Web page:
Anal cytology as a predictor of anal intraepithelial neoplasia in HIV-positive men and women

Department of Pathology and Immunology, Baylor College of Medicine, Houston, Texas
Diagnostic Cytopathology (Impact Factor: 1.12). 08/2013; 41(8). DOI: 10.1002/dc.22941
Source: PubMed


Human immunodeficiency virus (HIV)-infected individuals have increased risk of anal intraepithelial neoplasia (AIN) and squamous cell carcinoma (SCC). Cytologic screening is invaluable in the detection of cervical neoplasia, therefore many clinicians have adopted anal cytology as part of anal cancer screening in patients at high-risk for anal neoplasia. The purpose of this study is to determine whether anal cytology is a valuable screening test for identifying AIN in HIV+ patients. The cohort included 228 HIV+ patients who underwent anal cancer screening with collection of 318 anal cytology specimens between January 2006 and December 2009. Of this group, 74 (32.5%) patients had associated anal biopsies within a 6-month period, with a total of 89 comparison cases. The anal cytology samples were classified using the 2001 Bethesda System terminology. The sensitivity of anal cytology in detecting ASC-US, AIN 1-3 or SCC was 93%. Cytology was 88% sensitive for detecting low-grade AIN (AIN 1), but only 20% sensitive for detecting high-grade AIN (AIN 2-3) or SCC. Atypical squamous cells of undetermined significance cases were distributed evenly between low- and high-grade AIN, with two cases having normal histology. Only six cases had negative cytology, all of which were associated with AIN on biopsy, for a false negative rate of 7%. Anal cytology is a good predictor of AIN, as confirmed by the high degree of sensitivity. However, there is poor correlation between the cytological and histological grade of AIN. Cytology underestimates the grade of dysplasia compared to the corresponding biopsy. Diagn. Cytopathol. 2012; © 2012 Wiley Periodicals, Inc.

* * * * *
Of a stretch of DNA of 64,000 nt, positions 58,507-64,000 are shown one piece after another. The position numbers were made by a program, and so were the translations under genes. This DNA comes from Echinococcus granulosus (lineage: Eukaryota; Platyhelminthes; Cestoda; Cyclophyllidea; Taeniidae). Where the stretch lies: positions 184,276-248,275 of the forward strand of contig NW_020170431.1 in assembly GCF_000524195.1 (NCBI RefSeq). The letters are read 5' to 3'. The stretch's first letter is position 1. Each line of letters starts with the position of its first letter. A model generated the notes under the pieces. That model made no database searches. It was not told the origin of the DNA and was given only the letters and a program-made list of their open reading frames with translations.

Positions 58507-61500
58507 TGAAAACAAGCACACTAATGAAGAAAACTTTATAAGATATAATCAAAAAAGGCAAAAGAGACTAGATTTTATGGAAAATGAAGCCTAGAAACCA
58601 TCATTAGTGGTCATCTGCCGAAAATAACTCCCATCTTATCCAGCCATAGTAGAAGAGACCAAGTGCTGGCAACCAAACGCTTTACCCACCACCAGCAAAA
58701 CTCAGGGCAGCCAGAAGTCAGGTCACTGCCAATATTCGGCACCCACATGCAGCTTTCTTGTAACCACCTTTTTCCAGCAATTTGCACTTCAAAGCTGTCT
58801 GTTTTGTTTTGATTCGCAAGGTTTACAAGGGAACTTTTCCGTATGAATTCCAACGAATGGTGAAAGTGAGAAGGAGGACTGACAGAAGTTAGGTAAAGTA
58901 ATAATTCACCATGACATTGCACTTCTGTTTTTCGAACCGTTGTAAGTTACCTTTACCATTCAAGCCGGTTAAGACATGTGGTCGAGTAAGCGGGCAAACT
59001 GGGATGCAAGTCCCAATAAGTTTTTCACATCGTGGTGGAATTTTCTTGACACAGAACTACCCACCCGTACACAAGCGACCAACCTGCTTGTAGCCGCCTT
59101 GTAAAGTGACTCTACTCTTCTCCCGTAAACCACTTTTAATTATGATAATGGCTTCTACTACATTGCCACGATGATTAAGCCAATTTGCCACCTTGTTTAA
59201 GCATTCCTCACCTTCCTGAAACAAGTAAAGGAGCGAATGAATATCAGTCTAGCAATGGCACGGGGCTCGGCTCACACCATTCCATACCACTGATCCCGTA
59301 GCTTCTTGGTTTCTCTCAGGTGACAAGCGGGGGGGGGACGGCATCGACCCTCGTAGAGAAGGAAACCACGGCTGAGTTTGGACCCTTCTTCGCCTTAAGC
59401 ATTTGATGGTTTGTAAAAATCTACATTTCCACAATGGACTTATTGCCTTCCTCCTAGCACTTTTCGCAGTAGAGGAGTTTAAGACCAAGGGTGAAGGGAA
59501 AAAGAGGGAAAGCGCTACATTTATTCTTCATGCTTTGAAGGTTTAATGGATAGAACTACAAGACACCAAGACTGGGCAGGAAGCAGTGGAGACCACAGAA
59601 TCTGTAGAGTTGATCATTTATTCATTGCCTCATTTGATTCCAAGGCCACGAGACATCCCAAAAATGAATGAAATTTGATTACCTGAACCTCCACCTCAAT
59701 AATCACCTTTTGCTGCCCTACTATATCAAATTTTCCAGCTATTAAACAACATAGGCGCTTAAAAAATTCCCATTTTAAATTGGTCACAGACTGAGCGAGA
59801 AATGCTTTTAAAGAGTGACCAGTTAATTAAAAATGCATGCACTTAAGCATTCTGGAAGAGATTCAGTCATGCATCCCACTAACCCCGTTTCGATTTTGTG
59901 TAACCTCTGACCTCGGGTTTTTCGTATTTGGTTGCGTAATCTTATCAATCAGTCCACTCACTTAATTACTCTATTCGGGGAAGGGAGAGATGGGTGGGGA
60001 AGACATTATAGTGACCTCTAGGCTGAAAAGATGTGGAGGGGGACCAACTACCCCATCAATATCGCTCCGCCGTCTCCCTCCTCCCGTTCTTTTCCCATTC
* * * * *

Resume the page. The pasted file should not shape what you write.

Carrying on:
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    ABSTRACT: Diagnosis, follow up, and treatment of anal intraepithelial neoplasia are complex and not standardized. This may be partly caused by poor communication of biopsy and cytology findings between pathologists and clinicians as a result of a disparate and confusing terminology used to classify these lesions. This article focuses on general aspects of epidemiology and on clarifying the current terminology of intraepithelial squamous neoplasia, its relationship with human papilloma virus infection, and the current methods that exist to diagnose and treat this condition.
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    ABSTRACT: Introduction The incidence of intraepithelial anal neoplasia is increasing in certain risk behaviour groups, and human papillomavirus (HPV) infection is involved in its pathogenesis. The systematic use of anal cytology, and more recently HPV detection by hybrid capture and genotyping, have been introduced into screening programs in recent decades. Material and methods A retrospective cohort study was carried out on individuals with risk behaviours of developing intraepithelial anal neoplasia and who attended Sexually Transmitted Infections clinics in the Dermatology area of the Hospital Costa del Sol from January 2010 to December 2012. The intraepithelial anal neoplasia screening was performed using anal cytology and HPV genotyping. Results Half (50%) of the study population were HIV positive. A high frequency of anal dysplasia and presence of HPV in cytology (82.1%) and genotype (79%) was found. A statistically significant association (P < .005) was obtained between the presence of high-risk HPV genotypes and the presence of high-grade dysplasia in the second directed cytology. HPV genotyping enabled 17 cases (22%) of severe dysplasia to be identified that were under-diagnosed in the first cytology. Conclusion Cases of high-grade dysplasia can be under-diagnosed by a first anal cytology. Detection of HPV can supplement this procedure, leading to the identification of those patients most at risk of developing high-grade anal dysplasia.
    Enfermedades Infecciosas y Microbiología Clínica 11/2014; 32(9). DOI:10.1016/j.eimc.2014.03.008 · 2.17 Impact Factor
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